Employees gathered in the office to pin teal ribbons to awareness cards for the Minnesota Ovarian Cancer Alliance, helping the charity spread awareness and resources throughout the year. National Alliance on Mental Illness (NAMI) giving tree was set up in the office’s lobby, with ornaments featuring wish list items for people hospitalized during the holiday season. Employees created glurch, a toy slime, for Fraser and the children and individuals it supports. The office also sponsored a family of seven living with cancer: In exchange for a $20 gift of support for the Angel Foundation, employees were permitted to dress down from the usual business casual to casual clothing for a week.
SFM Mutual Insurance’s engagement strategy works—the previous year’s campaign raised over $13,000.
Take a page out of SFM Mutual Insurance’s book—or our Volunteer on the Spot Toolkit—for your next campaign. Check out our volunteer opportunity locator to find charities in your area that need your help, and contact email@example.com to set up a workplace giving campaign of your own
To keep employees engaged, Northern Tool hosted an event every single day of their two-week giving campaign. It’s the fourth annual campaign with Community Health Charities. The events centered on giving back to the community, and included impact speakers and volunteer activities benefiting partner charities. However, supporting the community doesn’t always have to be serious. The more lighthearted events included human bowling with tennis balls, candy grams, and birdhouse building for a charity partner. Northern Tool hosted a “thank you” breakfast on the last day of the campaign to show appreciation for employee participation.
In addition to the daily events, Northern Tools’ team sent an email every morning updating employees on campaign progress and upcoming events. A fundraising thermometer in the lobby reminded employees of the progress they had made toward their goal, as well as the work that still needed to be done. The owners of Northern Tool generously matched employee donations, as they have each year.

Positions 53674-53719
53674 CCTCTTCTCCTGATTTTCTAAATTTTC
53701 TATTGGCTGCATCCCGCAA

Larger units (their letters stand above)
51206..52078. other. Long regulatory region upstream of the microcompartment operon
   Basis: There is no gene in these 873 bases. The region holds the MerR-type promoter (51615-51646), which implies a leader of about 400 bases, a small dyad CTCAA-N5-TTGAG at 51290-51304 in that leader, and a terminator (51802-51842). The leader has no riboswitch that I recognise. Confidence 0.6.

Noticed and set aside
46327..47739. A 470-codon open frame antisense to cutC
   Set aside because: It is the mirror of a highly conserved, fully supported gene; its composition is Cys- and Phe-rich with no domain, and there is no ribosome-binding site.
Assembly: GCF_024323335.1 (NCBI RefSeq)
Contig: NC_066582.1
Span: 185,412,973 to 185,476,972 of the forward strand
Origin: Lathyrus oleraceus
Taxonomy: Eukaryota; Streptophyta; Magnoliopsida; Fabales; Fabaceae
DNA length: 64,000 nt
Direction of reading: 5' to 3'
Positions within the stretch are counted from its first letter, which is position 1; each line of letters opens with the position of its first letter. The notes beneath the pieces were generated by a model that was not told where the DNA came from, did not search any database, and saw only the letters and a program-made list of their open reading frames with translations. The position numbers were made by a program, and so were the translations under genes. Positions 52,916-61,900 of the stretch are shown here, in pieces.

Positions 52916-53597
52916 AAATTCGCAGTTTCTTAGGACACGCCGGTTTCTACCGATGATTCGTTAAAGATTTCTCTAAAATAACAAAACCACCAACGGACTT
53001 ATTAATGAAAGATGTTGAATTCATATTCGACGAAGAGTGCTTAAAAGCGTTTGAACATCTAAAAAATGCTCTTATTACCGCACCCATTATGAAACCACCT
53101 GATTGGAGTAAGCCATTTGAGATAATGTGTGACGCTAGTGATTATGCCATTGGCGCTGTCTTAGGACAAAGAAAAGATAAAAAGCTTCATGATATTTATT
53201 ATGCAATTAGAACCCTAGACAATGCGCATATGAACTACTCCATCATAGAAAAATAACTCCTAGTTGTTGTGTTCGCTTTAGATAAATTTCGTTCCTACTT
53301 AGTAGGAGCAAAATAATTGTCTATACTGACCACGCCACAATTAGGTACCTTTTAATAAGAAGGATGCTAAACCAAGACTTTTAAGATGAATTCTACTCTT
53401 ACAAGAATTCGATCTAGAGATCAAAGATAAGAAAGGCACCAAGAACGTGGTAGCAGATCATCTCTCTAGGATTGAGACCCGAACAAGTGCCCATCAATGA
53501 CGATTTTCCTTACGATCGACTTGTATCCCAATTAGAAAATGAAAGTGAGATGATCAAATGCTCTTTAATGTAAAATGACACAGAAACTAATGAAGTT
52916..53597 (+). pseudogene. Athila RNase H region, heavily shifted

Northern Tool’s community focus doesn’t end with the annual giving campaign—it lasts all year. The company consistently provides outlets for its employees to work with the causes they care about. For example, full-time staff at Northern Tool are given a paid day off every year to volunteer with a charity of their choice, plus the company hosts holiday drives to collect toys and donations for local charities and shelters.
Together, we don’t just give—we celebrate!
Community Health Charities company partner Medica’s 2017 “Together We” giving campaign didn’t just focus on fundraising. Instead, it focused on uniting the Medica community around a single cause: Together we can make a difference.
The campaign kicked off with a picnic with over 900 Medica employees. The picnic lunch was emceed by “Medtallica,” a band comprised of Medica employees. When the bass player unexpectedly wasn’t able to attend, a board member stepped up and jammed impromptu with the band.
The rest of the campaign was filled with events to keep spirits high, including a community showcase, raffles for parking spots, candy grams, service day projects, and a silent auction.
The campaign ended with canoe races where the 1st, 2nd, and 3rd place winners received a check to donate to their charity of choice, executives singing karaoke and a celebration of everything the Medica team did for their community, both volunteering and fundraising. Employees tied 20 blankets for a local charity partner, created 375 detergent packets, collected 500 bracelet kits for children in hospitals, and raised over $370,000 for charity partners.
Looking to host a giving celebration like Medica? Use our Volunteering on the Spot toolkit to find easy volunteer activities, like Medica’s tie-blankets, to engage your employees and build stronger, healthier communities.